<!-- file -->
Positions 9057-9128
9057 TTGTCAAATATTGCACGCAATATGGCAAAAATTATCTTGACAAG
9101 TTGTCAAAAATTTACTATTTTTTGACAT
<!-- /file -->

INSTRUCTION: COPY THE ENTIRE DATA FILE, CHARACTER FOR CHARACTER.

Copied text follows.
Positions 9057-9128
9057 TTGTCAAATATTGCACGCAATATGGCAAAAATTATCTTGACAAG
9101 TTGTCAAAAATTTACTATTTTTTGACAT